The actual blog post is much more informative: https://blog.verily.com/2018/11/update-on-our-smart-lens-pro...

Sounds like they couldn’t, with today’s technology, measure glucose levels to the accuracy required for medical devices. But will continue work on measuring other things with those lenses.

I don’t know why the negative tone of the article. Sounds like they tried something and demonstrated their specific solution didn’t work. Most research experiments generally don’t.


It seems like every dozen threads or so in the last year have at least one thread with bizarrely cantankerous / dismissive replies, with a few lonely voices saying when did you all get so unhappy?

Tulsa's initiative here is really, really good. It doesn't matter if you want to live in Tulsa, specifically (fine! don't move!), and it doesn't matter if the incentive is high enough to make it Worth It to You Personally.

What matters is that somebody has figured out that the dynamics of the Amazon HQ2 bidding war (roundly critiqued elsewhere, but I'll leave that for another thread) apply to individual remote workers as well --- in other words, potentially to basically everyone reading HN.

Quit whining, and start celebrating. Get this in front of your own city. Show them that there's an opportunity. It has never been a better time to be in software.


I would rather have some CSS to make the basic HTML Gmail look like the classic Gmail. Adding CSS to the new Gmail doesn't make it any faster, which is my biggest problem with it. The basic HTML version runs really fast, but it could use a bit of CSS to make it look a bit nicer and add a little more whitespace (at least on my 4k monitor it's somewhat cramped).

The actual text of the resolution, for those with low tolerance for dumbed-down PR releases:

https://www.bipm.org/utils/en/pdf/CGPM/Draft-Resolution-A-EN...


What's worse is that International companies have been just giving their technology to the Chinese for years and years.

In order to do business in China, non-Chinese companies must partner with a Chinese company. The International company shares their IP with their Chinese counterpart, and the Chinese counterpart in turn shares the IP with the their partner, the Chinese government. The Chinese government takes the IP and shuffles the IP to the company or companies best suited to exploit the IP. This has been taking place as long as China has been open to International business.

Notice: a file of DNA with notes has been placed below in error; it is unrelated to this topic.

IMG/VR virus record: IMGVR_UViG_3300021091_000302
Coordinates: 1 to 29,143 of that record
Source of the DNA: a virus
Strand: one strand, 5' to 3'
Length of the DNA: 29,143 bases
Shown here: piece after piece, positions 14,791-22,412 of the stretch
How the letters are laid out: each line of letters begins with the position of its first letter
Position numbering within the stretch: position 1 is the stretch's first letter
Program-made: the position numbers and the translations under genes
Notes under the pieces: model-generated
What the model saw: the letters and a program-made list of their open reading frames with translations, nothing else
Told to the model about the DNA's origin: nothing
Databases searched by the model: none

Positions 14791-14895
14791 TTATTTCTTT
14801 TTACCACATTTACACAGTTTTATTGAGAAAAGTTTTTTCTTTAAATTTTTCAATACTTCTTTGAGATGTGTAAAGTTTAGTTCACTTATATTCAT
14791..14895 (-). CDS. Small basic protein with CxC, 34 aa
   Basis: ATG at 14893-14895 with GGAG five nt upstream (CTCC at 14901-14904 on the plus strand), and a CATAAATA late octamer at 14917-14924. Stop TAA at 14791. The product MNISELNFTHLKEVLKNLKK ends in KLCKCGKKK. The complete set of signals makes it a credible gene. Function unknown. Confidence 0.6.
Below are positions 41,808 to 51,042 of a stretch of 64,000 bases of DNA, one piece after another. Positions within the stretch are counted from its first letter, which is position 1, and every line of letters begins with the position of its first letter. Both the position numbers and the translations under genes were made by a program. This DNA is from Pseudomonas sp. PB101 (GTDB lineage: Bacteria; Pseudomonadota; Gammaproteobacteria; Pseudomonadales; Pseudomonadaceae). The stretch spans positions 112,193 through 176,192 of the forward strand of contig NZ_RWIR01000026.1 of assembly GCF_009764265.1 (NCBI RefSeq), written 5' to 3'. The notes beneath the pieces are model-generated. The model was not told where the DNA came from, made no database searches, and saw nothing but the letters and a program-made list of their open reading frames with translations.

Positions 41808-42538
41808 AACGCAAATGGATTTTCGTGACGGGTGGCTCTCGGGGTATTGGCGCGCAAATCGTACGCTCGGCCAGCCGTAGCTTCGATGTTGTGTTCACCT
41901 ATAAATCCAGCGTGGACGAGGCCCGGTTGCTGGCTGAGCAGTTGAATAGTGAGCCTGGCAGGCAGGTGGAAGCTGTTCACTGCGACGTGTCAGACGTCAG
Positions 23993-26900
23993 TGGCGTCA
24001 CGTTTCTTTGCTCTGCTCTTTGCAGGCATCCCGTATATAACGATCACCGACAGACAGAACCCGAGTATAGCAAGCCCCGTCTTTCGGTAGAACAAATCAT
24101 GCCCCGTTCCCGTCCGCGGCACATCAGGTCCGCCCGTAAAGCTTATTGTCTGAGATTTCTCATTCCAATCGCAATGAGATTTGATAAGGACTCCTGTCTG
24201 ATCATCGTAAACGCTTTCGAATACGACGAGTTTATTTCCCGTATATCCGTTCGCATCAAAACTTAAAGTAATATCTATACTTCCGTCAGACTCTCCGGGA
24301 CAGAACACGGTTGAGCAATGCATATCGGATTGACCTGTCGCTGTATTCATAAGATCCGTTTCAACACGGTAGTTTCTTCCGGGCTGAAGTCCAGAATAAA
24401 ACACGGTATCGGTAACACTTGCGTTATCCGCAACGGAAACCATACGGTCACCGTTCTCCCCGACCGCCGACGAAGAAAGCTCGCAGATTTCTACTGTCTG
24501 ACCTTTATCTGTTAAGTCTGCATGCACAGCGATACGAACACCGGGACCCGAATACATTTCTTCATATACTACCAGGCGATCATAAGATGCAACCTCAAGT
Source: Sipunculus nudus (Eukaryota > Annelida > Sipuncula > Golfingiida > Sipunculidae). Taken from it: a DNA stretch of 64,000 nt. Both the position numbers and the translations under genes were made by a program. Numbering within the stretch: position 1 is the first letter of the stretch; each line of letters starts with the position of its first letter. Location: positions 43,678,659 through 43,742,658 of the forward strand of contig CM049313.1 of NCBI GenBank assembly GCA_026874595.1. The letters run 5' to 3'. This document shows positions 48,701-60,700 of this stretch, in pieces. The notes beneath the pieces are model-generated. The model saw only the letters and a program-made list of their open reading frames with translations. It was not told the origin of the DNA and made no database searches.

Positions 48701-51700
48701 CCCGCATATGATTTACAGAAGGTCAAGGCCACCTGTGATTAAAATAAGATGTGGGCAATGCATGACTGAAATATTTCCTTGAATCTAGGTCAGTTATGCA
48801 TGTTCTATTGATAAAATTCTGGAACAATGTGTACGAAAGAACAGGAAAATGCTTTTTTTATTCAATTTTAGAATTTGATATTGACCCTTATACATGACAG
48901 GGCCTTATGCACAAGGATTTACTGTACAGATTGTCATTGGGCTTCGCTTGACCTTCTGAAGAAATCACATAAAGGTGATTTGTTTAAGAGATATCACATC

International companies in a rush to get access to the largest single market in the world have freely given away their IP, because they didn't think the Chinese could ever catch up. Companies are now moving partnerships away from China, and it's forcing the Chinese to steal the IP in order to keep their edge.

I try very, very, hard to avoid buying products made in China. I"m OK with every other country in the world, except China.


I would really hate to see anything bad happen to GCP after the changes in leadership.

Based on my own experience as the CTO: After being an Azure shop for a year we've migrated ~50-100 VMs to GCP and I love the GCP products.

GCP is:

- Simpler to use

- More tailored to people with Linux environment

- Leader in K8S

- Has good support

- So much cheaper (in our case we saved ~60%)

- Has great UI and understandable primitives.

My only pet peeve is the fact that exporing your spend is practically impossible unless you're a BQ guy that can work directly with report exports.

PS: We're building our future infra on K8S to allow us to migrate more easily to a different could if something goes awry with GCP, I really hope there won't be a need to migrate back to Azure and its arcane and high pricing, strange UI, worse tooling...


If true, this suggests that previous articles about assange being 'practically free to go', and 'just staying in the embassy for attention' were misinformed.

Once in a ie6 era, I created vertically and horizontally centre align login page that also worked in Mozilla.